I am so happy to have a guest blogger today! I asked Tebbetts to weigh in with his thoughts and experience on High Profile implants. I see a lot of comments from women about all the implant profiles ~ but not alot of education or information specifically about what it means or what effect it will have on tissue long term. So here’s a tale of two implants……
The plot: What you may think you want, and what you may get…
It’s a simple story, but with a sad twist. Certain patients want more projecting breast–forward thrusting, perky, “lifted”, or even Dagmar-like (definition: missile or artillery shell-like, named after a famous cleavage, and used for the design of front bumper grill decorations in 50′s cars–find out more here: http://en.wikipedia.org/wiki/Dagmar_bumpers.) What patients want, surgeons historically provide. Simple demand and supply, but in this case, a story with a twist.
The story begins something like this–patient wants, surgeon supplies, patient pays, patient has new breasts, patient is happy. Then the twist; the story doesn’t stop with “patient is happy”. Patient thought she knew what she wanted–she just never dreamed what she might get. Happy for a while, but then later…where did the projection go? “Perky? I don’t think so. Now they’re more like “rock in a sock?” “I nursed my first child; why can’t I nurse now?” And “why can I see the edges of my implant; why are these big ripples in my cleavage area; and why does my surgeon say these things can’t be corrected?” Like the movie Easy Rider (yes I know that dates me), a story with a great beginning, but with twists and a sad ending.
High and extra high projection seem like a good idea for first-time breast augmentation patients who want them–until the story changes with a twist and sad ending. Can a high projecting implant create a high projecting breast that hits the aesthetic mark for what the patient wants? No question, and that’s why many surgeons implant them when patients ask. The problem is making choices without knowing the potential story endings.
The more highly projecting (front-to-back dimension) of a breast implant, the harder the implant pushes on what’s in front of it–particularly breast tissue (the milk producing tissue that covers the implant and makes the breast feel like a breast) and the skin envelope (the skin that contains the implant and breast tissue, and supports the breast). What’s wrong with the story so far? Don’t we need a more projecting implant to push harder and create a more projecting breast? Yes, we do. Patient and surgeon have decided what they want, and they have selected the type of implant that will force the tissues to the desired result. But then comes the twist: forcing tissues to a desired result has consequences that patient and/or surgeon may not have considered when choosing an implant, changing a happy story to a sad ending.
The twists and the sad ending are predictable. Excessive pressure from excessive implant size or projection compresses (squashes is a simpler term) the breast tissue against the overlying skin. Over time, two bad things happen. The breast tissue simply fades away or shrinks over time (medical term: parenchymal atrophy), and it’s gone–for good. No breast tissue, no milk, no nursing, and no coverage over the breast implant, so implant edges become visible. Excessive pressure from overly projecting implants overly stretches the skin of the lower breast. Like a blown bubble with chewing gum, as the bubble gets larger, it gets thinner. Larger bubble in the lower breast means emptying of the upper breast and a fuller lower breast–rock in a sock. Thinner bubble with less breast tissue covering the implant allows implant edges to become visible (yes, it’s ugly). As the weight of the implant pulls on the thin bubble (the skin evelope), the skin wrinkles and ripples in the areas where the skin is thinnest, often in the cleavage area where it’s most noticeable.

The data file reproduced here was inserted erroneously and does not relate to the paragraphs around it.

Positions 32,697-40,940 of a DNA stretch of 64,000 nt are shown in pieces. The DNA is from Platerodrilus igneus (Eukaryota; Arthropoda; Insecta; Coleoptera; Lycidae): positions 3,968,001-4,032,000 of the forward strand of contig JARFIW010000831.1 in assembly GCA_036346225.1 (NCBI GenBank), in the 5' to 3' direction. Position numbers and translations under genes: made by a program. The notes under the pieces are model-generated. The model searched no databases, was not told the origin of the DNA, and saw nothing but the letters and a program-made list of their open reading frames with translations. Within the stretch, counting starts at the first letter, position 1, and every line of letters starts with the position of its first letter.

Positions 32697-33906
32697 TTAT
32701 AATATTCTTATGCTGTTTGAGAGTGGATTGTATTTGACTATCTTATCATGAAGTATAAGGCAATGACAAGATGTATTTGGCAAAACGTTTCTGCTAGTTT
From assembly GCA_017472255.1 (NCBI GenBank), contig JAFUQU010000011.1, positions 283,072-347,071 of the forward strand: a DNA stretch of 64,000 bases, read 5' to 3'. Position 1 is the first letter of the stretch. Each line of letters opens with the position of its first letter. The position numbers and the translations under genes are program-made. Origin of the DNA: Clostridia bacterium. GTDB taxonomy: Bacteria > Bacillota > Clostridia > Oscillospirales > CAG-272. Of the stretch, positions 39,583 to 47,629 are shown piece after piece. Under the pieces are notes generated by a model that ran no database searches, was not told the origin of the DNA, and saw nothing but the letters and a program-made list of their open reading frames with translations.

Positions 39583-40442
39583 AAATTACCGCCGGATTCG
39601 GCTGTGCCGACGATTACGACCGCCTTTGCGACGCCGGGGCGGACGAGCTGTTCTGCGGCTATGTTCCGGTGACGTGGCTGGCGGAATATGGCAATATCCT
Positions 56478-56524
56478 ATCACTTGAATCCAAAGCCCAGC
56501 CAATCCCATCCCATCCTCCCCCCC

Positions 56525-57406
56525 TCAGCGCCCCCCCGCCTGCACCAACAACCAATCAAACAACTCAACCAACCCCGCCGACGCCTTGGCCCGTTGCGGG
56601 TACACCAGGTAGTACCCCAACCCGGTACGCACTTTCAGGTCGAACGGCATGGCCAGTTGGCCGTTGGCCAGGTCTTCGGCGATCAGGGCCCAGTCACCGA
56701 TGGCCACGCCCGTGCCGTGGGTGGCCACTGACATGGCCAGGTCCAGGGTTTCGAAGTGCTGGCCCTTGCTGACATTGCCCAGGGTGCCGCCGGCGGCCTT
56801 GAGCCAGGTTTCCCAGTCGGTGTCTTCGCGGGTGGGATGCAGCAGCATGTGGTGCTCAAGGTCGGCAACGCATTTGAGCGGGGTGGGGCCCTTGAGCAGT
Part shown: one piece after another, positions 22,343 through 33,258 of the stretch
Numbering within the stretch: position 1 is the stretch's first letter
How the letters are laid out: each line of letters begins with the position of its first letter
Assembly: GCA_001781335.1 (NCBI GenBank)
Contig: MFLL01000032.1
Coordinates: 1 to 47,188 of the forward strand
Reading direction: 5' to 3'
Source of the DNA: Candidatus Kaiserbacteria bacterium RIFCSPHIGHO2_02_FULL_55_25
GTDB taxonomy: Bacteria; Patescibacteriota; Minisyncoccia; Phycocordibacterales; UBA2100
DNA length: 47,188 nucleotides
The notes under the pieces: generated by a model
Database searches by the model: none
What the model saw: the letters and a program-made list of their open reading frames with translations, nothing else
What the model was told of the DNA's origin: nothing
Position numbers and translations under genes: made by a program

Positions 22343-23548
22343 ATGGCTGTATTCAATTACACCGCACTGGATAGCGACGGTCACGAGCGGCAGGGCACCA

Sad ending is, once the tissue is gone, it’s gone. Once the skin envelope is too thin–it’s forever. No surgical procedure can restore tissues irreversibly damaged by excessively projecting or excessively large imlants. What started out as a well-intended but poorly thought out story, often ends up as a sad ending with uncorrectable tissue deformities.
Morals of the story? Decisions and choices without thorough knowledge can produce irreversible and uncorrectable deformities. Be certain that you balance what you think you want with what you are likely to get.
You may know what you think you want, but you need to know what you may get before making a choice of breast implant projection and size. Keeping the happy story happy requires the right choices up front, because life (and breast augmentation) are about choices, and patients and surgeons are responsible for the choices they make. Avoiding the twist requires recognizing and avoiding choices that put a sad ending on a happy story. There is little or no place for highly projecting breast implants for primary (first time) augmentation if safety and preservation of patient tissues are priorities.
Postscript: Breast reconstruction after mastectomy is very different compared to breast augmentation. The breast (or large portions of it) is gone. In carefully considered situations, more highly projecting implants sometimes have a place in breast reconstruction.
About the Author: Terrye Tebbetts is one of the most knowledgeable women in the world about breast implants, with 27 years of experience educating patients and 11 years as a patient herself. For more information about breast implants or breast augmentation Dallas surgeons, please visit www.thebestbreast.com.